Associate Professor; Director of Graduate Studies
Associate Professor Cerra has practiced as a designer and ecologist for 25 years combined. His work addresses relationships between urban ecosystems, communities and site development processes, and their implications for urban ecological design and climate-adaptive design.
Designing intentional urban ecological processes and experiences as a basic part of city structure offers profound benefits today for cities in terms of amenity, services, urban experience and character. Urban ecosystems also offer considerable benefits for tomorrow as part of a comprehensive climate-adaptive framework for cities as we prepare for a changing future.
Cities operate as intensive social-ecological systems where urban human systems and natural systems are inextricably linked. Therefore, while my research builds on a platform of practice and academic work in ecological design and planning to catalyze urban design innovation, it is also concurrently investigating how to best engage people as actors and agents in the design process itself to empower and inspire cities to act toward making better places for their communities. This social-ecological systems approach to design- working with both people and place- activates both social networks and ecological networks so that cities can be more responsive and resilient amidst change.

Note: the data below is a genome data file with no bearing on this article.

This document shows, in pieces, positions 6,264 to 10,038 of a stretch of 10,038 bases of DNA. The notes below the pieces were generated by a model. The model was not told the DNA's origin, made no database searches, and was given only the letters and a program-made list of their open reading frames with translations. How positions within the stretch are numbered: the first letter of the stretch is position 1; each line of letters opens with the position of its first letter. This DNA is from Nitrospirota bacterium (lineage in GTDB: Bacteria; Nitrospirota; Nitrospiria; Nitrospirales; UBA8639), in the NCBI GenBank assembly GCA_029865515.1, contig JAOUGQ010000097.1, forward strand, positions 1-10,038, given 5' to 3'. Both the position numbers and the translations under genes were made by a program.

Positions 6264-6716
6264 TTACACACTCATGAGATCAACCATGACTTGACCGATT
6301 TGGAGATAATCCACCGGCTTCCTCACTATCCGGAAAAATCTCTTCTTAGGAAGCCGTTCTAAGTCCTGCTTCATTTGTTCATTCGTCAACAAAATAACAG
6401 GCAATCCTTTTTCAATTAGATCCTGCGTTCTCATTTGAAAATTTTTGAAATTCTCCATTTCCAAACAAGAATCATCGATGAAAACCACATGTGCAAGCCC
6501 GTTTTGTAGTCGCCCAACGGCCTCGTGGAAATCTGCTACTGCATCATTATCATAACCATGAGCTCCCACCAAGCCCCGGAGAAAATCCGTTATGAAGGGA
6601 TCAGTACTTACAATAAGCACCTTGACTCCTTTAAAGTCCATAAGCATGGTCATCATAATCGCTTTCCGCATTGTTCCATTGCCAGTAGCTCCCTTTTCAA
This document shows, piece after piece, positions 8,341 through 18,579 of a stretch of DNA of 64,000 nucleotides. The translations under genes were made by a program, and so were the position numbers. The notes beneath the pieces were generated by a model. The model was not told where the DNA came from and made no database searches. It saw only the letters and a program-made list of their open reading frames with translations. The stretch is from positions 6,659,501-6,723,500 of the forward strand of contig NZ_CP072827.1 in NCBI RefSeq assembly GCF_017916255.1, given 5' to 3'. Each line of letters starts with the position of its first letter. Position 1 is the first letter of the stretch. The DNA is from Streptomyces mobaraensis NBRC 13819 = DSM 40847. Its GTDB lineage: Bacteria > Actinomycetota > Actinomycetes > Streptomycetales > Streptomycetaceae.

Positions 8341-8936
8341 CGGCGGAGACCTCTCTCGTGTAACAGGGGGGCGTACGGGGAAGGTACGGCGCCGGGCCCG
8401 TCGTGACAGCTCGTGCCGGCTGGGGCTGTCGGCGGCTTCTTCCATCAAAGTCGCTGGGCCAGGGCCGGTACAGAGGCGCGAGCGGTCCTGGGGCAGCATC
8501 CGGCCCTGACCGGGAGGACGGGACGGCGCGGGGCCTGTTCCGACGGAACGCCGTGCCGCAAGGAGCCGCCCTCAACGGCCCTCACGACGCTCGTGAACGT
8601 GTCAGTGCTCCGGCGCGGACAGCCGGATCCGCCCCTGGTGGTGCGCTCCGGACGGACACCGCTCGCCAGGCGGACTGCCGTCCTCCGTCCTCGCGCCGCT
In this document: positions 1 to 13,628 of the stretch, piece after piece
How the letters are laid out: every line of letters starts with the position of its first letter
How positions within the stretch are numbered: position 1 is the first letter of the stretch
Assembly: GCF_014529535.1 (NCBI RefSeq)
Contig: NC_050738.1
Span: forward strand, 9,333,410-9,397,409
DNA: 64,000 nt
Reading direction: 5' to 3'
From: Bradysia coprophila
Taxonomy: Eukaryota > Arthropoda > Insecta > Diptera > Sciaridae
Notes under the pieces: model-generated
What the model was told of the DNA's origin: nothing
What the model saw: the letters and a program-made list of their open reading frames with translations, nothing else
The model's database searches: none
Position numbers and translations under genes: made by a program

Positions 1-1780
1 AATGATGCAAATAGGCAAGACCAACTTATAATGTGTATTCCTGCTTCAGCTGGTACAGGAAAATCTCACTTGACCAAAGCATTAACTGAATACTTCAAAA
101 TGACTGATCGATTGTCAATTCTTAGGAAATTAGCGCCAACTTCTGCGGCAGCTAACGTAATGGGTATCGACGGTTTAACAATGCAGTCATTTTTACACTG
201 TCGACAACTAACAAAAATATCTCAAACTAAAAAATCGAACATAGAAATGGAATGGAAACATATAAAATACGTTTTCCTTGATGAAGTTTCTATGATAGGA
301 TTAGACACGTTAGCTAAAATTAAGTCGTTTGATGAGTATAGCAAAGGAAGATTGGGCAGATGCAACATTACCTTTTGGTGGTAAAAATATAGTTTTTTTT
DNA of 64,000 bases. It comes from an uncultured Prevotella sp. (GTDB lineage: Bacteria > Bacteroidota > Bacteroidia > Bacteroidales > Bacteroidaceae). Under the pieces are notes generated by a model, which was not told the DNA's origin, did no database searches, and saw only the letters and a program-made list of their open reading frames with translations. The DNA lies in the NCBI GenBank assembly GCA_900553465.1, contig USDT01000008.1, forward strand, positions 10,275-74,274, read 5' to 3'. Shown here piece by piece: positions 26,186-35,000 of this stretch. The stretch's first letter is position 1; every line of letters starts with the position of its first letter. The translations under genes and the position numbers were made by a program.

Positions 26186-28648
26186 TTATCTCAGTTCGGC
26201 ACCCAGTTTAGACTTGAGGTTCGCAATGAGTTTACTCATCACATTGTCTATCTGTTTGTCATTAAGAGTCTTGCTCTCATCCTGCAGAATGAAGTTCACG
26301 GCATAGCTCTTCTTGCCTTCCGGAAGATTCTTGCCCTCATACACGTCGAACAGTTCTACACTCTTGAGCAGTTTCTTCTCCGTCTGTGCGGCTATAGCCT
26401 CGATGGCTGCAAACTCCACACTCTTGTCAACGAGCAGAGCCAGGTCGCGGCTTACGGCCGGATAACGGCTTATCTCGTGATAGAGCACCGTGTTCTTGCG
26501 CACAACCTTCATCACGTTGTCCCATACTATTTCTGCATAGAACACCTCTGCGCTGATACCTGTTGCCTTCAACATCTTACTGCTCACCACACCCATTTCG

Since 2013 Cerra has directed the Climate-adaptive Design (CAD), which in partnership with New York State Department of Environmental Conservation, Scenic Hudson and others links design students with flood-prone Hudson riverfront municipalities to develop alternative design strategies for more climate-adapted and connected waterfront areas. He has also directed the YardWorks Studio, which in partnership with the Cornell Laboratory of Ornithology developed urban ecological design strategies that enhance urban ecological conditions in ways that are compatible with social norms interests and needs. Cerra is also a principal investigator for the Cornell Climate Change Garden, an interpretive research installation on campus that uses a high tunnel to create a comparative environment for enhancing visitor awareness of changing temperature variables associated with climate change projections and their possible impacts on plants. The environmental, phenological, and visitor experience data being collected are being used to tune the installation’s performance and interpretive benefits.